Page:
Will Paul Ryan Measure Up To His Mentor Jack Kemp?
Paul Ryan recently, reluctantly, courageously, accepted the Speaker’s gavel in the House of Representatives. The terms on which he agreed to accept this very important post were his own, and dignified. His acceptance speech was impressive, promising to change the culture of the House in fundamental ways. Ryan, at his Kennedyesque best:
I often talk about the need for a vision. I’m not sure I ever said what I meant. We solve problems here—yes. We create a lot of them too. But at bottom, we vindicate a way of life. We show by our work that free people can govern themselves. They can solve their own problems. They can make their own decisions. They can deliberate, collaborate, and get the job done. We show self-government is not only more efficient and more effective; it is more fulfilling. In fact, we show it is that struggle, that hard work, the very achievement itself that makes us free.
Ryan promised the Freedom Caucus, and the Republican Conference, that he would return Congress to regular order and champion free market economic growth. All eyes are on him. Will he follow through?
In one of his first official acts Speaker Ryan convened the House Republican Steering Committee to elect a successor to the critically important chairmanship of the House Ways and Means Committee. A hot contest ensued for this post. Rep. Pat Tiberi (R-OH) was contesting Rep. Kevin Brady (R-TX).
Brady was the more senior, clearly the more conservative (by all the conservative report cards), and as I earlier noted here, was considered by supply-siders as having, as described by PutGrowthFirst’s Rich Lowrie, “the best pro-growth chops in the House” ….
According to Politico, Tiberi, who campaigned in part on being the K Street favorite, “was seen as the favorite going in.”
But when decision time came, the new GOP leader went all in for his pick — and in doing so, offered an early glimpse of how he intends to exercise power.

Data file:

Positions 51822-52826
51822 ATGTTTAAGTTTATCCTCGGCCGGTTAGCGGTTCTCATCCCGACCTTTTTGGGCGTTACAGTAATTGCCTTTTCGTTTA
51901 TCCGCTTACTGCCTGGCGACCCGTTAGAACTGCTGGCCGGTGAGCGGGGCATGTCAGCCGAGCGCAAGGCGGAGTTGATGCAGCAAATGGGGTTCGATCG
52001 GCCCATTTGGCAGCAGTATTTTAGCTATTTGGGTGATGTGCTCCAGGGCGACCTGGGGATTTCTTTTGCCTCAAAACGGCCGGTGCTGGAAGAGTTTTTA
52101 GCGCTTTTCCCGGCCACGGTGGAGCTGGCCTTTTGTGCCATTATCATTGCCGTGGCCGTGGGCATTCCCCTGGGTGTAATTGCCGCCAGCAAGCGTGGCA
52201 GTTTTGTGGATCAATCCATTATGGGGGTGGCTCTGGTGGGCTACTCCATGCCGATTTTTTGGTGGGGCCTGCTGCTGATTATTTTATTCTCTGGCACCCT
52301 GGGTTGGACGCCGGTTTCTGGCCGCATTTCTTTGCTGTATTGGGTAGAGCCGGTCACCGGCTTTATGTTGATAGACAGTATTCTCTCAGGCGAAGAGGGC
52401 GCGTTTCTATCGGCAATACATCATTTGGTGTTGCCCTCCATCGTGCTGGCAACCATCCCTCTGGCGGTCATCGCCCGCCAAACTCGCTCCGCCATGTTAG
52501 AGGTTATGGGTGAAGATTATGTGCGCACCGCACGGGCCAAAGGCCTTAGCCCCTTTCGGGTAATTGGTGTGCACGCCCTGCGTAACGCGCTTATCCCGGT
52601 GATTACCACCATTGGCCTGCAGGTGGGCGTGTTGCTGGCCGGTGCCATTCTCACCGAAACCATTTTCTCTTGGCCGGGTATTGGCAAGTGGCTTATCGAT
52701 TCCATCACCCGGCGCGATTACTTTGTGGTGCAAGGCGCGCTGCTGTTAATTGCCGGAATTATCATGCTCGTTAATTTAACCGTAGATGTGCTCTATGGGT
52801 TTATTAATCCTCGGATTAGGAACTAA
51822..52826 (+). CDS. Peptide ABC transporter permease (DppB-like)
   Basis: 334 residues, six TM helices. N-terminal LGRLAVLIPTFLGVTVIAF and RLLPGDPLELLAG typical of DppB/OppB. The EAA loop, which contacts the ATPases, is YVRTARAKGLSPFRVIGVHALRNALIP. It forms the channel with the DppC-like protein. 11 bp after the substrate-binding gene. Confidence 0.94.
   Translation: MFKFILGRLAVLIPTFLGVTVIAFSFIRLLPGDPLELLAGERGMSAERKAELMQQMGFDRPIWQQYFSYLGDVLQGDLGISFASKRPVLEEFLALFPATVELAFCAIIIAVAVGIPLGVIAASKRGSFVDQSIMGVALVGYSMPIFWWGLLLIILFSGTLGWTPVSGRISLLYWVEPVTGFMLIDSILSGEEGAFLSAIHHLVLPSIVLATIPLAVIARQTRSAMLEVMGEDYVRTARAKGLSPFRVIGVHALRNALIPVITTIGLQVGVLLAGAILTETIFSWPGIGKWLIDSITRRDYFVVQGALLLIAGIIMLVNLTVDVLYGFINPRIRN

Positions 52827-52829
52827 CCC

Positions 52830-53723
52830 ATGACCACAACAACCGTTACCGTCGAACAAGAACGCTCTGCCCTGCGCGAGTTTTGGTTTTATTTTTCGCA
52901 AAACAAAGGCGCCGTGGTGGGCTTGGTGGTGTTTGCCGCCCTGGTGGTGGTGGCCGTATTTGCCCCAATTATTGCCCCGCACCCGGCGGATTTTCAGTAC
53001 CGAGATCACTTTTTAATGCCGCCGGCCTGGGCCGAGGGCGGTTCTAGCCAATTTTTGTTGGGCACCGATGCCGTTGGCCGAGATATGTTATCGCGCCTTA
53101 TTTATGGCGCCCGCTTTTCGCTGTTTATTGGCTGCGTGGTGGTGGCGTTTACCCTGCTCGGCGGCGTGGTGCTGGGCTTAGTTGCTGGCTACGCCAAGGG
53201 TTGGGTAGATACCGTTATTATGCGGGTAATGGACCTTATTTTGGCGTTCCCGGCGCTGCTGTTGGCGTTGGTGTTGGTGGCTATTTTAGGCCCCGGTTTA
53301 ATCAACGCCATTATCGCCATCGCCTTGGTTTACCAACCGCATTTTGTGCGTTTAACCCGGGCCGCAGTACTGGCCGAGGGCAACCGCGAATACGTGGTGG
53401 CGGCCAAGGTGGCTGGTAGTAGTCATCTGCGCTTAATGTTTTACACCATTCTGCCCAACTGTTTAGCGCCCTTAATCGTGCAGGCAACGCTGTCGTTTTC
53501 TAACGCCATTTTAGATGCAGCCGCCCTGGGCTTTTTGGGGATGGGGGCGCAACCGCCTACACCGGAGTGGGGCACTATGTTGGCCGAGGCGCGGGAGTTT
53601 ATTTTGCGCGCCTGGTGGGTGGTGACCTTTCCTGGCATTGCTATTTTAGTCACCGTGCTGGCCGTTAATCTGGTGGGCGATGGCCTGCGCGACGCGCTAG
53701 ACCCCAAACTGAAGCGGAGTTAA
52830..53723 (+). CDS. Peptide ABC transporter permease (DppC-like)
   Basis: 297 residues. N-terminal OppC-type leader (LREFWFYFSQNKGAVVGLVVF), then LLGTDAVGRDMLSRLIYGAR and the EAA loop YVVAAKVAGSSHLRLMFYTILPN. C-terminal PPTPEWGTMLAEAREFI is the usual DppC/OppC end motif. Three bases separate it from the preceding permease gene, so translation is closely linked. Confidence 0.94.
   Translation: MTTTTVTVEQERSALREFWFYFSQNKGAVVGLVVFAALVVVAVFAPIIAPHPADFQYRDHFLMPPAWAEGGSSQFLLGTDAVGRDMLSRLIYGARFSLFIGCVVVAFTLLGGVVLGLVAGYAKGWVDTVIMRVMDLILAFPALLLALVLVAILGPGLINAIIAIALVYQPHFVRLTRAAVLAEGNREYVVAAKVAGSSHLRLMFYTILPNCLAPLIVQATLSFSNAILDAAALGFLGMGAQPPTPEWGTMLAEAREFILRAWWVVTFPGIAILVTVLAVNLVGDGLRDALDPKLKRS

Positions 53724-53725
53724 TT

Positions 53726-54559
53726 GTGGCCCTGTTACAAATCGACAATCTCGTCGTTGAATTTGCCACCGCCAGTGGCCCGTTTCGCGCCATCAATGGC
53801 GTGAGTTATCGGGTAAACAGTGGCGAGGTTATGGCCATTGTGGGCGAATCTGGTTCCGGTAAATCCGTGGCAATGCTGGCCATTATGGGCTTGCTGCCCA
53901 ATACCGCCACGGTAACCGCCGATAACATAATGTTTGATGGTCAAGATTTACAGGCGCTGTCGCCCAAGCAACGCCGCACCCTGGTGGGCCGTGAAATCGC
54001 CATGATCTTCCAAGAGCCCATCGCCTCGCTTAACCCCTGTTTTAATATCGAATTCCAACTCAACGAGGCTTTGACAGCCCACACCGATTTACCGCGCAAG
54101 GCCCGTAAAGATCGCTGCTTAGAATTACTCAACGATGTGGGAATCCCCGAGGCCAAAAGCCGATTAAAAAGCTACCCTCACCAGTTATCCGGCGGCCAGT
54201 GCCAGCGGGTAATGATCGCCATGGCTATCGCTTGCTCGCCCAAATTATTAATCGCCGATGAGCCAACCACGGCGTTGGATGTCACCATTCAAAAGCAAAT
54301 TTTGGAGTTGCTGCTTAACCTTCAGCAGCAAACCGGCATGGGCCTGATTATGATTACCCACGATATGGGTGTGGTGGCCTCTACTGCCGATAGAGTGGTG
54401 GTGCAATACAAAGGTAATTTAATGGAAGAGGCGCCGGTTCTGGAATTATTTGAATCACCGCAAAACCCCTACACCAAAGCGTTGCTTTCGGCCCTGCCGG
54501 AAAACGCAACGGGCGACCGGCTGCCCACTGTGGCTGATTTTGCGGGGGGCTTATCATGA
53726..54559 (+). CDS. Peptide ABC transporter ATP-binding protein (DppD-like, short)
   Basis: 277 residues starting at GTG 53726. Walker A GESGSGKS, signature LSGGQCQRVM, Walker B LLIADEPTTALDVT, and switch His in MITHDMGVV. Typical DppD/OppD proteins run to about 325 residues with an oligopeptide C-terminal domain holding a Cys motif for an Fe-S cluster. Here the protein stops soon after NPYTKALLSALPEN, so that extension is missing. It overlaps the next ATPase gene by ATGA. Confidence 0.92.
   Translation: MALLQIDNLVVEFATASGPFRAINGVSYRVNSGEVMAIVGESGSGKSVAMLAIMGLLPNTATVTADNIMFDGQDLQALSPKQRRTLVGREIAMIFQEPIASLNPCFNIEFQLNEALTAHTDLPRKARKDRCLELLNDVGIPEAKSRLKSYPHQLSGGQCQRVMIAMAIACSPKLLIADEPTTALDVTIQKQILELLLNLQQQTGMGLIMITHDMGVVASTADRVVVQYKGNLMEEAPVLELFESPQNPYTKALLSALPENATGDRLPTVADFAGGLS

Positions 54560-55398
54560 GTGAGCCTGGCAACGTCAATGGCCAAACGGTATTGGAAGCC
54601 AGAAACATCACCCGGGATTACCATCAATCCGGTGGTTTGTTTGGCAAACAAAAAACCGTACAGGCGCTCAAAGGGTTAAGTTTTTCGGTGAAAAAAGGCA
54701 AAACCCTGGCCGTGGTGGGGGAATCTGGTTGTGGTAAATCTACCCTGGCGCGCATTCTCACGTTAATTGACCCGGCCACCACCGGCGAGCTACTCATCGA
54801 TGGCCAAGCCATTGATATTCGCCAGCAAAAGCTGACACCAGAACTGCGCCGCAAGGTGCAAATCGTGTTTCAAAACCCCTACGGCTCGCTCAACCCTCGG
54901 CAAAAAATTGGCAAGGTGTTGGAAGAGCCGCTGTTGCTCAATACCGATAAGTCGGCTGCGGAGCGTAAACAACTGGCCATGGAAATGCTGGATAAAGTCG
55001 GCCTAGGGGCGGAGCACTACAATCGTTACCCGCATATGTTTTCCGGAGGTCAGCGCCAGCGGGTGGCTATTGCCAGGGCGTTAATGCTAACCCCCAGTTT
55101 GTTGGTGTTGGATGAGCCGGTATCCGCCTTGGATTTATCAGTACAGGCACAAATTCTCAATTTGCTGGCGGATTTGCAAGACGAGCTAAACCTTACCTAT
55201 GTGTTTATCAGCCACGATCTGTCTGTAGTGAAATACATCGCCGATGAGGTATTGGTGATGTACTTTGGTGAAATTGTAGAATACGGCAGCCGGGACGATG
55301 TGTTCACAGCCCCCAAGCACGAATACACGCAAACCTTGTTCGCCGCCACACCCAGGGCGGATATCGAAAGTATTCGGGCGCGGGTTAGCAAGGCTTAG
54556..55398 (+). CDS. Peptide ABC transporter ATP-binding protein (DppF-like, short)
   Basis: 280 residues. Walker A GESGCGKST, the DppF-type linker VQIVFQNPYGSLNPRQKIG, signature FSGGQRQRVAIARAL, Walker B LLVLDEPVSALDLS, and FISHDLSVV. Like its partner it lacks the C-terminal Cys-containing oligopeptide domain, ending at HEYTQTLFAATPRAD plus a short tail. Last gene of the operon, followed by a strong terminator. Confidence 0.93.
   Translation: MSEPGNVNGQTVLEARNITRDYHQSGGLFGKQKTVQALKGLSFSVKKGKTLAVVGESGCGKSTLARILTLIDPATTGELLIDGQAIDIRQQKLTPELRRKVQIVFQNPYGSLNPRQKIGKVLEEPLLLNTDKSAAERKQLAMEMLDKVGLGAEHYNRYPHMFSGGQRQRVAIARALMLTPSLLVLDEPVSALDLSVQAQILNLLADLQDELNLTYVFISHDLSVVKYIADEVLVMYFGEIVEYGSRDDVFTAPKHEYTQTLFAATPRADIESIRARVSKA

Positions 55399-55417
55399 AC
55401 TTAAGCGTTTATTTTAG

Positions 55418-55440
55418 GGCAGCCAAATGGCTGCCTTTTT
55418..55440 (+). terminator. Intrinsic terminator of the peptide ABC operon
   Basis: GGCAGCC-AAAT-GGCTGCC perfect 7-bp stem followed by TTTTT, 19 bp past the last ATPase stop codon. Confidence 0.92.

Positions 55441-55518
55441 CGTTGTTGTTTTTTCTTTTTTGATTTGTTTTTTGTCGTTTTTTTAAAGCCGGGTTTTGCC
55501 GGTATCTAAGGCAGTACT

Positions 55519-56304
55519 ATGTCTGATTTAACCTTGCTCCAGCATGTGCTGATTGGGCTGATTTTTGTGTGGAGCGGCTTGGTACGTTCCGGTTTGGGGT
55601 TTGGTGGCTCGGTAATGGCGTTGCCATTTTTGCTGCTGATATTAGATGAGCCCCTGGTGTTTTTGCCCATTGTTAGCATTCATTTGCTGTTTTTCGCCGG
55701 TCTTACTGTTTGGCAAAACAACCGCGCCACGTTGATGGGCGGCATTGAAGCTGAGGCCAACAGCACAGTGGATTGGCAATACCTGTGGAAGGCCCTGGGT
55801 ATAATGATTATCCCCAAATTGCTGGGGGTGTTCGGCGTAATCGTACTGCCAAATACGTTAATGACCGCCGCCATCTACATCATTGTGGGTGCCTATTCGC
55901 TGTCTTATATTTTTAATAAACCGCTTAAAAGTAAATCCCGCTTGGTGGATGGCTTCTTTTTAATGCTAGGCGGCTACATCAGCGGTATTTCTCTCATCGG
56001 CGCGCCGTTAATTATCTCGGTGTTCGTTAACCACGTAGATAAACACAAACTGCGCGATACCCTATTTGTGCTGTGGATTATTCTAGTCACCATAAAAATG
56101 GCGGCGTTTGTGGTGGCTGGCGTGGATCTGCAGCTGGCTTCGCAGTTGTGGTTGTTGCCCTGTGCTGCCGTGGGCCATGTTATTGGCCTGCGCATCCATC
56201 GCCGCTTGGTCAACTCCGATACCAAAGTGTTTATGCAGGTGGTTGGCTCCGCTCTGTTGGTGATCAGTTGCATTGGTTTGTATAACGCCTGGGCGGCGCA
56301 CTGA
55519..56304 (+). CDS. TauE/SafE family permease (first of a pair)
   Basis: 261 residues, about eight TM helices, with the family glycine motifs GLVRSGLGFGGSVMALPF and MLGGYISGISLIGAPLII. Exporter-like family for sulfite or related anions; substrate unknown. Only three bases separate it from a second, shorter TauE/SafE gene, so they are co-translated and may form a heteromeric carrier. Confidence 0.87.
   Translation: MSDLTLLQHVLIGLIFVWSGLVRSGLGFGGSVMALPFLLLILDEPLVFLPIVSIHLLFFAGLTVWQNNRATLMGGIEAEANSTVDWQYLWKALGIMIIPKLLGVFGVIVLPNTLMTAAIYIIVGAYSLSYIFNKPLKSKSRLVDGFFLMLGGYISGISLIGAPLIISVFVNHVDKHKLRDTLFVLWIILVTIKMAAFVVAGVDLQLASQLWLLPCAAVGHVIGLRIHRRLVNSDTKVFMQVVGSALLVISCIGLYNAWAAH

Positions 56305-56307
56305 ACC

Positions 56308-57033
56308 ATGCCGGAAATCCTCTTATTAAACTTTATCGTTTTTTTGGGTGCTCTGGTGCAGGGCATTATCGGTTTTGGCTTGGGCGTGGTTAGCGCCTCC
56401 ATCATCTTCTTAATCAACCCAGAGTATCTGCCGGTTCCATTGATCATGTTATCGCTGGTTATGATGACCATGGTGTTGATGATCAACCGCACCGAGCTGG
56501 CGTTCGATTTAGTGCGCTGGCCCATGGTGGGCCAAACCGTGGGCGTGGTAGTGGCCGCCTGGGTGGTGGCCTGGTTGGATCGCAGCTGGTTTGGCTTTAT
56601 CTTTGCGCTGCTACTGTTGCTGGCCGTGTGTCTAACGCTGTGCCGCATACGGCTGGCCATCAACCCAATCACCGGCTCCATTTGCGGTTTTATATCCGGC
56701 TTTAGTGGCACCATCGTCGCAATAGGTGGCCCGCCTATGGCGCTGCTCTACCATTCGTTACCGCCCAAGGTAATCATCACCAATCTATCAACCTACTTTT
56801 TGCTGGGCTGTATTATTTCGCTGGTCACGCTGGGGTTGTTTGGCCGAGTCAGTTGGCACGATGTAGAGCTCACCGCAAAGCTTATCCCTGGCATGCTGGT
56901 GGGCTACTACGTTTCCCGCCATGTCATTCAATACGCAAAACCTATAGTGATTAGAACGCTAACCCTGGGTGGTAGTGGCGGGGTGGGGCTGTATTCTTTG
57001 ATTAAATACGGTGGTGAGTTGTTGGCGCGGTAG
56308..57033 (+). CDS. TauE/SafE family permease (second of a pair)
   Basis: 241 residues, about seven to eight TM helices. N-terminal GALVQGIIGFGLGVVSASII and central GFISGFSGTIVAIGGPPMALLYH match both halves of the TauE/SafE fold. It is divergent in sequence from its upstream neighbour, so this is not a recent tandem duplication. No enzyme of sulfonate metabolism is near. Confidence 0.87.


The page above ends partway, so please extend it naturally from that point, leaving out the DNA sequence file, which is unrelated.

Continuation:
Ryan could have voted silently, leaving it to the panel to select the chairman. Instead, after most in the room had already spoken, Ryan delivered his endorsement. He chose Brady….
Tiberi … historically raised more money than Brady. But it’s clear that wasn’t a factor.
Tiberi, a close ally of former Speaker John Boehner, was defeated….
The Steering Committee selection was conducted by secret ballot and vote totals remain unknown. Ryan has five votes and House Majority [Leader] Kevin McCarthy has two. The other 18 members have one apiece. Several members of the panel said Ryan’s impassioned plea delivered the chairmanship to Brady.
Ryan, thereby, delivered on his commitments to return to regular order and to lean further right than did his predecessor. He also pivoted toward Main Street rather than K Street. Ryan demonstrated his will to lead rather than take the path of least resistance. The Freedom Caucus should find out what he drinks and send him a case.
Most important of all, Ryan followed the example set by his mentor, Jack Kemp, making restoring prosperity his key priority. Ryan earlier had made the promising move of recruiting Rep. Jack Kemp’s very own former chief of staff, Dave Hoppe, as the chief of staff of the Speaker’s office.
To understand better where Ryan is likely to go it is invaluable to understand Kemp (in whose outer circle I was counted back in the day). We are blessed, now, by the recent publication of an excellent biography, Kemp: The Bleeding-Heart Conservative Who Changed America, by two of Washington’s savviest political journalists, the centrist Morton Kondracke and the center-right Fred Barnes.
Kondracke and Barnes followed Kemp closely, as reporters, in his heyday. They were the ideal choice to produce a biography. The biography has been making waves in its own right, with attention across the elite media, from a cover story excerpt in influential conservative Weekly Standard to commentary in The Wall Street Journal, to much more exposure than here can be enumerated. This attention is a tribute both to Kemp and to the book.
As an aside, the two strangest reviews may have been those of the The Atlantic by genial conservative apostate David Frum and the New York Times by center-leftist Politico editor Tim Noah. Both reviewers present as economic reactionaries seeking to discredit the supply-side policies quarterbacked by Kemp. To the cavils of these two worthy adversaries I have two crisp observations. As I have elsewhere written (in press):
Supply-side economics transformed America and the world into a vastly more prosperous place. Supply-side economics, championed by Jack Kemp and put into effect by Ronald Reagan, then extended by Bill Clinton, propelled America, and the world, to unprecedented heights of prosperity.